If you’re reading this article, you’ve probably heard about Flutter, the trending new cross platform mobile application SDK. Not only have you heard about it, but you’re probably also interested what makes this new tool better than React Native, and why you would want to learn a new language or framework. Hopefully, this article will answer some of your questions.
Let’s see the difference
So, there is React Native and there is Flutter. What’s the difference?
React Native uses the reactive paradigm: when something changes in the tree of Components, its diff algorithm calculates what should be re-rendered.
You write the code for your application in Dart, with the use of composable elements called Widgets. You have simple predefined building blocks like Text, Center, Padding, etc. and you nest widgets (eg. Text widget into Padding widget) to apply styling. You use these basic components to build your complex UI.
Flutter also uses the reactive paradigm, so when something changes in the widget tree then its diff algorithm calculates what should be re-rendered.
While you’re developing your application, Flutter uses JIT (Just In Time) compilation for fast development cycles. In a production app, Flutter uses AOT (Ahead of Time) compilation for fast and reliable native code.
But what makes Flutter exceptionally fast isn’t the compilation. Flutter doesn’t use the Views of the target platform, but instead draws its own Views using a 2D rendering library called Skia. So basically, Flutter provides widgets that look like native Views.
React Native is a big win for mobile developers, and was an inspiration for Flutter, but Flutter takes the cross-platform development a step further by fine-tuning the formula.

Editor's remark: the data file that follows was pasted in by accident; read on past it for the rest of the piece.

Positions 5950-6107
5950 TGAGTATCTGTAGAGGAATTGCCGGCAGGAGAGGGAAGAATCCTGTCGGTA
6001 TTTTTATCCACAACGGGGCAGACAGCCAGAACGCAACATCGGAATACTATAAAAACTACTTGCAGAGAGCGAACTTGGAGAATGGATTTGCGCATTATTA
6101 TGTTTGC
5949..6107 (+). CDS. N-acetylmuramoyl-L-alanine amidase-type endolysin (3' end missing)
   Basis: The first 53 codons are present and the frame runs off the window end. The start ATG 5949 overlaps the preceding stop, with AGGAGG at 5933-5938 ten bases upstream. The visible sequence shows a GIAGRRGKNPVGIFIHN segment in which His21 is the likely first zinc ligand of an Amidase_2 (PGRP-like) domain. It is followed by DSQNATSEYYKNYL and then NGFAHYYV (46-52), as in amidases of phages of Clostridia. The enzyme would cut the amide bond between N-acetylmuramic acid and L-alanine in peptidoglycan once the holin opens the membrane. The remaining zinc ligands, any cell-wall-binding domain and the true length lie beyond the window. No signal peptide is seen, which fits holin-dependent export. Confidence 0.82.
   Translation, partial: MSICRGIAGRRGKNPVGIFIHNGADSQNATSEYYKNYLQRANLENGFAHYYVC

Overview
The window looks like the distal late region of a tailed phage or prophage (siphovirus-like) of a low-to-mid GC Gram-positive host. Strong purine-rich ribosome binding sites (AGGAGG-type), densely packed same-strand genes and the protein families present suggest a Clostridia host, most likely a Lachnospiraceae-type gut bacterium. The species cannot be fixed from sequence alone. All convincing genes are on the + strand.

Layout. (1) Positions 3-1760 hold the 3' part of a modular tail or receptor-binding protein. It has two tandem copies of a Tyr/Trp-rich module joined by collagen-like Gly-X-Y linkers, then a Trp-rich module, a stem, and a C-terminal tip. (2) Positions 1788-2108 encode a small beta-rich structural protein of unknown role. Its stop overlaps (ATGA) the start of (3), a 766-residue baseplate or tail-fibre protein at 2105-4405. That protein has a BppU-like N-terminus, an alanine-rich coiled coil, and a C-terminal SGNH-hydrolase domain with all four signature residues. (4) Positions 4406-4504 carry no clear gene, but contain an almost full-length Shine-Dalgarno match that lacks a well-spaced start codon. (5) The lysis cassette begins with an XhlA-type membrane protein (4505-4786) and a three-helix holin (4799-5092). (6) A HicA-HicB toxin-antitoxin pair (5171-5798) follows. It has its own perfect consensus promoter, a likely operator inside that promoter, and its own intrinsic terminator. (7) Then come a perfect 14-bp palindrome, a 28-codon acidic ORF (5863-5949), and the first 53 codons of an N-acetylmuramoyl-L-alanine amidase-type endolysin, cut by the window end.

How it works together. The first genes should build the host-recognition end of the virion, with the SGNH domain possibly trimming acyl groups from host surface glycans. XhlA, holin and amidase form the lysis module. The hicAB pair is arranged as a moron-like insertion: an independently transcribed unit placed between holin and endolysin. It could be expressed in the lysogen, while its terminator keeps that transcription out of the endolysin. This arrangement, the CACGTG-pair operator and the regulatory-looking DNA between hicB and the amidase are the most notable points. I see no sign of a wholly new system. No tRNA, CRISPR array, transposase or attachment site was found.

Application metadata file
Similar to React native, Flutter has its own metadata file where you can provide some information about your application. This information consists of the package name, the runtime and development dependencies, and the assets and fonts your app wants to use. Flutter doesn’t use the JSON format for its metadata file, but instead goes with YAML, which is a human-friendly data serialization standard. By convention, this metadata file is called pubspec.yaml, and located in the lib/ directory of your project where the dart code of your application goes.
If you modify the list of dependencies in the pubspec file, you need Flutter to download or remove the affected packages. In this case, you should run the following in the root of your project:
flutter packages get
Application entry point
Every application needs an entry point where it begins its runtime. In Flutter, this entry point is the ‘main()’ method in the main.dart file (by default), where you bootstrap your application by calling the ‘runApp()’ method with a widget as a parameter. Generally, this will be your MaterialApp widget, but you can call it with a simple Text widget, too.
You can have multiple dart files with separate runApp() methods, and you can tell Flutter which file to use as an entry point. This way, you can have different runtime configurations for your app.
And then you can run your application like this:
flutter run -t “lib/main_dev.dart”
There are three kinds of Widgets you can use to build your application. Two of them can be viewed as UI focused, and the third can be viewed as data focused.
The StatelessWidget is a UI focused widget that can be used to render a part of the UI. It can receive input data which it can then use to build itself. You can think of it as a “dumb” view which simply renders the UI.
Stateless widgets will rebuild when their parent widget is rebuilt.
Check the constructor of the widget, where I passed the message parameter in curly braces. That’s how you can use named parameters in Dart. I’ve also made the message parameter required by using the ‘@required’ annotation. It’s recommended to use named parameters, they make your life as a developer easier in the long run.
You can create an instance of this widget with the required named parameter:
The StatefulWidget is like the StatelessWidget on steroids. It too can be used to build a part of your UI, but it can also have its own internal state, and react to various lifecycle events.